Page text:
Violence against women is also as widespread in Bangladesh. In his paper, M E Khan of the Population Council identified five factors that triggered violence: managing household work, sexual relationship, dowry demand, poverty and economic dependency of women. Saroj Pachauri, Population Council’s Asia director, emphasised the need for research on gender-based violence. Intervention could be successful only when scientific data was available, she said. Gender-based violence considerably increases women’s risk of poor health. The World Bank estimates that rape and domestic violence account for loss of five per cent of healthy years of life of women aged between 15 and 44 years in developing countries. Sea-change among women of feudal Bihar NEW DELHI: ”If without knowing anything Rabri Devi could become chief minister, then why can’t I? I too may be an illiterate, but I can articulate my ideas.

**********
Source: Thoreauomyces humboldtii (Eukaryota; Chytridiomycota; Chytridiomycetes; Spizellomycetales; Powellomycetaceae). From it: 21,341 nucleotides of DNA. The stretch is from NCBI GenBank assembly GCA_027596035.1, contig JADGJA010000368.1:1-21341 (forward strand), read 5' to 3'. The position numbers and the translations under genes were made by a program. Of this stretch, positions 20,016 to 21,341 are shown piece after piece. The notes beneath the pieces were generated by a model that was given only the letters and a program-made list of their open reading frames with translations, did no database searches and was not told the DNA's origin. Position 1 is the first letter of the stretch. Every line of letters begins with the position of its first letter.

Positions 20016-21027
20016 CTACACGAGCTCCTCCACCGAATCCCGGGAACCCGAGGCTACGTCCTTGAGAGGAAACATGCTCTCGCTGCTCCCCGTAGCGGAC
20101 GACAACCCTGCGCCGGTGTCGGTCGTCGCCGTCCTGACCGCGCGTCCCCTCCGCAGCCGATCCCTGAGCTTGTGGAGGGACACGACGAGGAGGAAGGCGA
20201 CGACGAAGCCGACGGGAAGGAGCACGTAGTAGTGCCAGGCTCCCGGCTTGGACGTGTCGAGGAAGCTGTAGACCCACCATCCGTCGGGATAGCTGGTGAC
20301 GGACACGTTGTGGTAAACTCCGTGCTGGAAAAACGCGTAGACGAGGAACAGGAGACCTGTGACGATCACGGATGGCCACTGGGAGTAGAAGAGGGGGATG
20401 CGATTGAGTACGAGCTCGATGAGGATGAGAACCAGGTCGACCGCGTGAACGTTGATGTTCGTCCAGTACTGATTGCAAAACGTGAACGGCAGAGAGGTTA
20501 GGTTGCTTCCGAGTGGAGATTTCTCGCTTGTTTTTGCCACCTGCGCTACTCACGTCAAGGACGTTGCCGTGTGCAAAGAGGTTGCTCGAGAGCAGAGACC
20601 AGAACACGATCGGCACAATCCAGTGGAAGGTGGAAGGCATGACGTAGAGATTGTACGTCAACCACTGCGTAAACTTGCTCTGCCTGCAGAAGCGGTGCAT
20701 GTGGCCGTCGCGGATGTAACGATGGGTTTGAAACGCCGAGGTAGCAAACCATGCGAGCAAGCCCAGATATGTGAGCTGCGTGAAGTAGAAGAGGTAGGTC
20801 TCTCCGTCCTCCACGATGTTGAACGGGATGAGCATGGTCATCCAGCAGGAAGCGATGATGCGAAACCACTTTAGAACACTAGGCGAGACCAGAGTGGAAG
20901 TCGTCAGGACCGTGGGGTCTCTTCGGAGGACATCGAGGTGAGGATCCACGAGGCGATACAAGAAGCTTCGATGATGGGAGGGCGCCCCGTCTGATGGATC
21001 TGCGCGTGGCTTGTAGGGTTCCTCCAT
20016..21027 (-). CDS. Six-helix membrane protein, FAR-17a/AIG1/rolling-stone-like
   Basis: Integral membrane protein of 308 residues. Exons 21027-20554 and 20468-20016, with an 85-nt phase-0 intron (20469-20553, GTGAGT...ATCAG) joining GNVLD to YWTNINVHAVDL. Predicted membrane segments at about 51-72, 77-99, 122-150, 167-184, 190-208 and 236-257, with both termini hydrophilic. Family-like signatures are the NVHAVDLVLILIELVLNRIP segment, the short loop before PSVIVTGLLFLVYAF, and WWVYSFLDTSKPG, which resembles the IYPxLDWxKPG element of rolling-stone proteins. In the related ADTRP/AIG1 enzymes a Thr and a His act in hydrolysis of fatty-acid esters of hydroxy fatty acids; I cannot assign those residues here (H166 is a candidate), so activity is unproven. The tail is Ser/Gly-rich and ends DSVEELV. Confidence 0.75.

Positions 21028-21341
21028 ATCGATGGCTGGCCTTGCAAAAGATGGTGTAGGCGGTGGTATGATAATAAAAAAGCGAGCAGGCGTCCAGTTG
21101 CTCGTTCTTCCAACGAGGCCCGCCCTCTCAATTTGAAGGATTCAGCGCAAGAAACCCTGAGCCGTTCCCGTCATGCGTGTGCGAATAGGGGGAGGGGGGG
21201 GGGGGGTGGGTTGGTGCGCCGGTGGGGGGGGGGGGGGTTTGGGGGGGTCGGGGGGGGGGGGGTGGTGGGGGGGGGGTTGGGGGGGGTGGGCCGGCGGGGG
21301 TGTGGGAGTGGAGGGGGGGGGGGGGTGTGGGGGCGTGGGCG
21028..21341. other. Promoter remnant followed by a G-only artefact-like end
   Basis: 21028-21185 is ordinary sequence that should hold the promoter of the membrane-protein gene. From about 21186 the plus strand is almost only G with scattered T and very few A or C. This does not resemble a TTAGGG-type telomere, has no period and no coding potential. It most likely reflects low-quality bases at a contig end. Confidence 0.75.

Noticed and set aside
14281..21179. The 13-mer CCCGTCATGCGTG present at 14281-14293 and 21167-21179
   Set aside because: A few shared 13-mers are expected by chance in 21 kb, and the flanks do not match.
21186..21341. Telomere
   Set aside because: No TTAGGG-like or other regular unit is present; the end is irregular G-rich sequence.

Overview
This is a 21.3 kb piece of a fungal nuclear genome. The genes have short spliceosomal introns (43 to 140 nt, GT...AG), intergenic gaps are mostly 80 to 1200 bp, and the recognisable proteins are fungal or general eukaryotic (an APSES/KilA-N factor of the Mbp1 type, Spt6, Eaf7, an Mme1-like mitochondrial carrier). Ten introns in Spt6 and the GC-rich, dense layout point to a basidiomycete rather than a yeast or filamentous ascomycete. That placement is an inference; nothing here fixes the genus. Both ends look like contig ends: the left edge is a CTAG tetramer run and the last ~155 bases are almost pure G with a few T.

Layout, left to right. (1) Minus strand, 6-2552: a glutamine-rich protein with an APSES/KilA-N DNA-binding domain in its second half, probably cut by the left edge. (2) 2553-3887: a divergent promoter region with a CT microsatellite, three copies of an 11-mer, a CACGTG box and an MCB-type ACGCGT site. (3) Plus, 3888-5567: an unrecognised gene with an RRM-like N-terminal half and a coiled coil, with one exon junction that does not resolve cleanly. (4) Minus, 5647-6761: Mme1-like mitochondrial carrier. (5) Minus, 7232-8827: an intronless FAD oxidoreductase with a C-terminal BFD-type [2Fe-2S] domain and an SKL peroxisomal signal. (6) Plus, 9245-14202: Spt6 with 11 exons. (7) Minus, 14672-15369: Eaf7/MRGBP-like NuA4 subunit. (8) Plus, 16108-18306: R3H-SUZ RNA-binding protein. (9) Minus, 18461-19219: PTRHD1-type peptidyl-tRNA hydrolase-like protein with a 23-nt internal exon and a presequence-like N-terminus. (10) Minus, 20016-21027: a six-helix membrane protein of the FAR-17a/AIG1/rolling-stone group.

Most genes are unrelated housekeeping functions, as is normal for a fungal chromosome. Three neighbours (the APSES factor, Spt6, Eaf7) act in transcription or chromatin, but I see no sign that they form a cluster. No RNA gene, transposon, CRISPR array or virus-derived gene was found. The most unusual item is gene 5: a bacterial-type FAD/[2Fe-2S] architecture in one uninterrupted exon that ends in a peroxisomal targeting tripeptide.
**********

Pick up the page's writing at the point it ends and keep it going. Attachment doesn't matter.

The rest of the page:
As for writing, I can put my thumb impression as well.” If these comments of a 35-year-old Harijan woman, Sudama Devi, from Chhatra district in caste-ridden Bihar are any indication, then a quiet revolution seems to be taking place in the state. Backward class women are now able to not just voice their views on all subjects, but also bring in social changes – an almost impossible feat till some years ago in feudal Bihar. For Sudama Devi, who was married off when she was just 15 to a rickshaw-puller, life was a daily drudgery of working from morning till evening. At the end of a hard day’s work, she earned a pittance of Rs 4 to Rs 5. ”I didn’t know what eating a full meal was. There was never enough food, with five children to feed.” Life has changed in this area after 40-odd women were organised into a group by an empowerment scheme, Mahila Samkhya. These women initially spent their few leisure hours becoming literate.